Why Would You Want A Representative Image?

Hey, it works in music; why not in photography? Looking Perfect, One Pixel at a Time

Professional photographers have relied on clever hands and sophisticated software to turn a good picture into something that stands out. Now, Web sites are selling professional retouching services. For $20 to $200 or more, anyone can get a tighter stomach, smoother skin and brighter teeth — at least in an image. In addition, a wide variety of programs make it possible for the average computer user to fix basic problems.

[…] Some companies are trying to automate the process. Among them is Anthropics Technology, which makes a software program called PortraitProfessional (selling for $39.95) that gives the user about 80 ways to increase the “beauty” of a subject with algorithms that automatically shift and reshape the parts of a face.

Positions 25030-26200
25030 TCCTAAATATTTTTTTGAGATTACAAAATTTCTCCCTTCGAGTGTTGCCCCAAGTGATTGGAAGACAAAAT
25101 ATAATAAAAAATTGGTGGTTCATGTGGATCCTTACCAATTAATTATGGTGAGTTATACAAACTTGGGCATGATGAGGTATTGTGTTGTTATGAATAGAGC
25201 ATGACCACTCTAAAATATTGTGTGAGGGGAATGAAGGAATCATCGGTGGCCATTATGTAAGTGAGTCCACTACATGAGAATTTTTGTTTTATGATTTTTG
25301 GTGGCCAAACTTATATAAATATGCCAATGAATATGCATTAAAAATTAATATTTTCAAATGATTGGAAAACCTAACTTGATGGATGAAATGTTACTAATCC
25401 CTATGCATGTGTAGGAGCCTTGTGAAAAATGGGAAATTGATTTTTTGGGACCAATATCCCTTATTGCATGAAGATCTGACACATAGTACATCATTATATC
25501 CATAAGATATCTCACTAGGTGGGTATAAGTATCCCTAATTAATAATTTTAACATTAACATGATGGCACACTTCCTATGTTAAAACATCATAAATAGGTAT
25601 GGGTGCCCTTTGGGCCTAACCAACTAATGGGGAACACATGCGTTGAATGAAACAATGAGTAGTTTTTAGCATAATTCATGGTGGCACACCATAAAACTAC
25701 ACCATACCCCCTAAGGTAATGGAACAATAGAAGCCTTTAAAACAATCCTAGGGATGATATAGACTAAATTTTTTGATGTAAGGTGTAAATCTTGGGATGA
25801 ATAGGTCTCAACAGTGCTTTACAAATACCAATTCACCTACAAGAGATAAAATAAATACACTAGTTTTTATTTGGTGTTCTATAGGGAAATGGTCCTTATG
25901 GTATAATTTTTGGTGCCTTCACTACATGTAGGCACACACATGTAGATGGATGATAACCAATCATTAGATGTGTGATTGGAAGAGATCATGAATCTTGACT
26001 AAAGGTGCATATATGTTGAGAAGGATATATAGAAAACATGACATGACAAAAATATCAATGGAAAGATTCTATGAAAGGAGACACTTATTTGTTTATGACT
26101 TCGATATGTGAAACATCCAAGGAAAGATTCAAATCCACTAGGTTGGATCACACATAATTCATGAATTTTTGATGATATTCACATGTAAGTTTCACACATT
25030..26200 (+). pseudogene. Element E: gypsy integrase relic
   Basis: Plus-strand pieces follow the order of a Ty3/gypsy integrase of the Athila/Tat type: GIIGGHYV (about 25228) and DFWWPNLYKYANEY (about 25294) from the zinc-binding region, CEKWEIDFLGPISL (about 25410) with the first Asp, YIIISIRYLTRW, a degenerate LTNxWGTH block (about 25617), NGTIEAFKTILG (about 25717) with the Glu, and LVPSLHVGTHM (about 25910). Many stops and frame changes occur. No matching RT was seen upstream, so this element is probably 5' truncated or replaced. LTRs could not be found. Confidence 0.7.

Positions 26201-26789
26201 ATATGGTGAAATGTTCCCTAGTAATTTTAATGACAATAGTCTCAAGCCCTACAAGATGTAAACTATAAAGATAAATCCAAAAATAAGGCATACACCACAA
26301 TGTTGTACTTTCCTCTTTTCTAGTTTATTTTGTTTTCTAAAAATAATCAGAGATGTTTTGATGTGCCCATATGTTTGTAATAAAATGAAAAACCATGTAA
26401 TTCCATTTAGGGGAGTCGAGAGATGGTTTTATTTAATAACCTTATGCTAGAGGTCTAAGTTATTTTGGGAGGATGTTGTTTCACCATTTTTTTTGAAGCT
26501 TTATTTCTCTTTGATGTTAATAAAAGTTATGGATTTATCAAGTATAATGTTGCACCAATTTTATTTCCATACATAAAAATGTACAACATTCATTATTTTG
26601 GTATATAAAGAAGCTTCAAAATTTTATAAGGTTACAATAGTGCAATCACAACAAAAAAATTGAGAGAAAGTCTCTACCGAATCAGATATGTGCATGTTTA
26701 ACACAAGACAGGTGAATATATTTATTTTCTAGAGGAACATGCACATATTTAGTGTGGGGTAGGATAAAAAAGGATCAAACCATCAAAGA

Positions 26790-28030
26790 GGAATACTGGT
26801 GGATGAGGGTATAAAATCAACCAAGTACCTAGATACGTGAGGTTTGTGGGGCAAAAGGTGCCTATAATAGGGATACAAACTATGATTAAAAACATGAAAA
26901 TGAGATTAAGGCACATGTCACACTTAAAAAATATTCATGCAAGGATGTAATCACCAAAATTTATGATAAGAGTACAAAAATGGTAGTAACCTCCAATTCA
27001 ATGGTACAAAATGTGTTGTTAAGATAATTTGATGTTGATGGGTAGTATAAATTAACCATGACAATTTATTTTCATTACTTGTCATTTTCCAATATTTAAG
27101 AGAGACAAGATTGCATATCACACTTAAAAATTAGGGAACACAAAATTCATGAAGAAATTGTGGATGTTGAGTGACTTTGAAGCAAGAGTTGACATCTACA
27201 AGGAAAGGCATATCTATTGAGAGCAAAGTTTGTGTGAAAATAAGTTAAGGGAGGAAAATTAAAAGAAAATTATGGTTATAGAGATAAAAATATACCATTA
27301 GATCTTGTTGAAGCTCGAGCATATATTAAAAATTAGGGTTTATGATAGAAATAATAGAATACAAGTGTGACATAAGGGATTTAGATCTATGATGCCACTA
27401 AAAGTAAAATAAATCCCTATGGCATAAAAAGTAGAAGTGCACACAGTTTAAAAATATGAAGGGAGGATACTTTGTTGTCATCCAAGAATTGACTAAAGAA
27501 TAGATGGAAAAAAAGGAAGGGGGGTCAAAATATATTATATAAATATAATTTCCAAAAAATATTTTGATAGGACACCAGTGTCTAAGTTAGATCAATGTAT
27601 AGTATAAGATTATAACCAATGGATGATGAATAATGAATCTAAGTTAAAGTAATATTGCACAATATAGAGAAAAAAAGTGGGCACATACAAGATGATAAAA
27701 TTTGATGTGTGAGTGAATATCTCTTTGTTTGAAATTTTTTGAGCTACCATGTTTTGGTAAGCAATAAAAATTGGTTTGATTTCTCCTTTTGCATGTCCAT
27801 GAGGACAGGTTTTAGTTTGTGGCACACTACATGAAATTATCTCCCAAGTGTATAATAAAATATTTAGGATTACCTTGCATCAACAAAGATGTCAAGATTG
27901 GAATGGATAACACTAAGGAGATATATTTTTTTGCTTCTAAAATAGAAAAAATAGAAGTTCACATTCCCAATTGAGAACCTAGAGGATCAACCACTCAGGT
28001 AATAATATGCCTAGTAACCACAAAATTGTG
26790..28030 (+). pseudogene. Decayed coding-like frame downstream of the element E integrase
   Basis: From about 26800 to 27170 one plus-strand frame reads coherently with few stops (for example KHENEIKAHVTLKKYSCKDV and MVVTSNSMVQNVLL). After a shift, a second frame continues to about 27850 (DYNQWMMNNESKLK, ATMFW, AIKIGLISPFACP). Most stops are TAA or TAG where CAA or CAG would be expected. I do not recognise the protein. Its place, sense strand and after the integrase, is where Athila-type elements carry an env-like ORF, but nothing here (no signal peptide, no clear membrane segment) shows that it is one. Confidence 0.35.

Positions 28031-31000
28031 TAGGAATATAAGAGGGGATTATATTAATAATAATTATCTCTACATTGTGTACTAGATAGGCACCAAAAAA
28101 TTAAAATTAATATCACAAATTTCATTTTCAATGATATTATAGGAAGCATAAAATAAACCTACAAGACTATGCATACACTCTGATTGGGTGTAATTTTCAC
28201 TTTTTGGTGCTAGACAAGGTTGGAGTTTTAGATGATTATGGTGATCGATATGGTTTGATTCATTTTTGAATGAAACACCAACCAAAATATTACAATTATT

[…] But with such a program, he said, “its power to subtly alter appearance also raises some interesting moral questions.” He has received e-mail messages that pointedly asked, “Who made you the gods of beauty?”

[…] Reputable news organizations have strict rules forbidding photographers or editors from using such tools to alter images.

But when it comes to family matters or simple vanity, the ethical equation is different.

“Most pictures are about memories,” Mr. Berend said. “They’re to be looked at years later. When you show your kids your wedding picture, it’s nice that they’re nice. Harsh reality is not always what people want.”

After all, aren’t we all the stars of our own movies?